hip
"seed pod" (especially of wild rose), O.E. heope, hiope, from P.Gmc. *khiup- (cf. dial. Norw. hjupa, O.H.G. hiafo, Ger. hiefe, O.E. hiopa "briar, bramble").
hip
"informed," 1904, apparently originally in black slang, probably a variant of hep, with which it is identical in sense, though it is recorded four years earlier. Hip-hop music style first recorded 1982.
hip
exclamation used to introduce a united cheer (cf. hip-hip-hurrah), 1827, earlier hep, cf. Ger. hepp, to animals a cry to attack, to mobs a cry to attack Jews (see hep (2)); perhaps a natural sound (cf. L. eho, heus).
Online Etymology Dictionary, © 2010 Douglas Harper
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heppest in Medicine

hip (hĭp)
n.

  1. The lateral prominence of the pelvis from the waist to the thigh.

  2. The hip joint.

The American Heritage® Stedman's Medical Dictionary
Copyright © 2002, 2001, 1995 by Houghton Mifflin Company. Published by Houghton Mifflin Company.
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Slang definitions & phrases for heppest

hep

adjective

Aware; up-to-date; hip, with it •Taken up by jazz musicians to the extent of being identified with them: By running with the older boys I soon began to get hep/ But I'm hep, man; for example, I had my vasectomy already

Related Terms

unhep

[1908+ Underworld; origin unknown; a 1914 source says it is based on the name of ''a fabulous detective who operated in Cincinnati'']


hip

adjective
  1. hep (1904+ Black)
  2. Being and/or emulating a hipster, hippy, beatnik, etc; cool, far out: ''I'm hip'' means Cool/ to be hip is to be ''disaffiliated'' (1951+)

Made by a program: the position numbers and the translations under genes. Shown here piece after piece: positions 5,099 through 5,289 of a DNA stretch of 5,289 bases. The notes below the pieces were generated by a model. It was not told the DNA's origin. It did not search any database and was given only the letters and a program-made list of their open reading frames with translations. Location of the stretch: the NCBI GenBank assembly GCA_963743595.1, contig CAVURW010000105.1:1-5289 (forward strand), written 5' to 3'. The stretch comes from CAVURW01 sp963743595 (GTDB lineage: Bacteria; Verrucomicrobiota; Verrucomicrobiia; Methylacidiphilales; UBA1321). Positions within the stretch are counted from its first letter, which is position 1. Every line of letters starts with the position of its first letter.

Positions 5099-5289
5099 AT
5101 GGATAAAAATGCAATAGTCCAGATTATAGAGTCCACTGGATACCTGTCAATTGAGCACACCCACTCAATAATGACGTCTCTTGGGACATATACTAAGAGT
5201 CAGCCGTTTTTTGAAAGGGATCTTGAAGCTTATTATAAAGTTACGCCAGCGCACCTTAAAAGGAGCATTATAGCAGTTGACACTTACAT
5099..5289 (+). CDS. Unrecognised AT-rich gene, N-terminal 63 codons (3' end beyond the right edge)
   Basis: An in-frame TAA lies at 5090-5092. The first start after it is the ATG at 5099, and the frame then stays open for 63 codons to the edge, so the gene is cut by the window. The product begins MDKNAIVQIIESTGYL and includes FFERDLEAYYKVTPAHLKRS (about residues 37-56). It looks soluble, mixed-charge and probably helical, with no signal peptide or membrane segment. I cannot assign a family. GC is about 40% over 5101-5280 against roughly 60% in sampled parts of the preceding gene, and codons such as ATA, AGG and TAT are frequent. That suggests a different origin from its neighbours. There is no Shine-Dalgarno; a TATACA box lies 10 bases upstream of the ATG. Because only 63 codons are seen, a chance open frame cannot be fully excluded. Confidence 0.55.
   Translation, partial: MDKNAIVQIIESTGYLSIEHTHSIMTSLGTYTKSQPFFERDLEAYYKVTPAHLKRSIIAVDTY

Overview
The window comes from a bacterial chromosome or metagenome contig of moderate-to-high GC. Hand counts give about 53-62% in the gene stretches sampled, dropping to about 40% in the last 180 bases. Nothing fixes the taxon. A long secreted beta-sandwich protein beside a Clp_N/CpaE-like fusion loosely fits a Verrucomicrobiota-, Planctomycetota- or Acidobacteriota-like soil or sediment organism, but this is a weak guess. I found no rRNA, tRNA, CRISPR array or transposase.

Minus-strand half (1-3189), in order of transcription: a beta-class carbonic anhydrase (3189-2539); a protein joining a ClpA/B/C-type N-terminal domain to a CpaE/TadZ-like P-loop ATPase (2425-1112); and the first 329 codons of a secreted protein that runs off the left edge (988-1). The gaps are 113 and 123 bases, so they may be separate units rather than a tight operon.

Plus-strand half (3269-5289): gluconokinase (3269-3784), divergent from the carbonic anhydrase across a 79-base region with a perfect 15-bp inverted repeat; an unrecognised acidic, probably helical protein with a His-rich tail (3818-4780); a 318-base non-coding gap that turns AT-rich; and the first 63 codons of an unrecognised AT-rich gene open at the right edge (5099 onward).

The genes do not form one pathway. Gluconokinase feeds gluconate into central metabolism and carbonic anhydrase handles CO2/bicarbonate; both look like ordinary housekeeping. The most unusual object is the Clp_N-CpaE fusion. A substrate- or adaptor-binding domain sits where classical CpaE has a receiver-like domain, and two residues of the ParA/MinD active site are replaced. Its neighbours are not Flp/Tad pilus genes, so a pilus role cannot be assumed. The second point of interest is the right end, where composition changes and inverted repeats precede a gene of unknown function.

verb

To make aware; inform: educating the masses of America, hipping black people to the need to work together (1932+)

Related Terms

shoot from the hip

[fr hep]


The Dictionary of American Slang, Fourth Edition by Barbara Ann Kipfer, PhD. and Robert L. Chapman, Ph.D.
Copyright (C) 2007 by HarperCollins Publishers.
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Related Abbreviations for heppest

Hep

hepatitus

HIP

Help for Incontinent People; (now NAFC: National Association for Continence)
The American Heritage® Abbreviations Dictionary, Third Edition
Copyright © 2005 by Houghton Mifflin Company.
Published by Houghton Mifflin Company. All rights reserved.
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Idioms and Phrases with heppest
The American Heritage® Idioms Dictionary
Copyright © 2002, 2001, 1995 by Houghton Mifflin Company. Published by Houghton Mifflin Company.
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Encyclopedia Article for heppest

hip

in anatomy, the joint between the thighbone (femur) and the pelvis; also the area adjacent to this joint. The hip joint is a ball-and-socket joint; the round head of the femur rests in a cavity (the acetabulum) that allows free rotation of the limb. Amphibians and reptiles have relatively weak pelvic girdles, and the femur extends horizontally. This does not permit efficient resistance to gravity, and the trunks of these animals often rest partially on the ground. In mammals the hip joint allows the femur to drop vertically, thus permitting the animal to hold itself off the ground and leading to specializations for running and leaping. See also pelvic girdle.

Learn more about hip with a free trial on Britannica.com
Encyclopedia Britannica, 2008. Encyclopedia Britannica Online.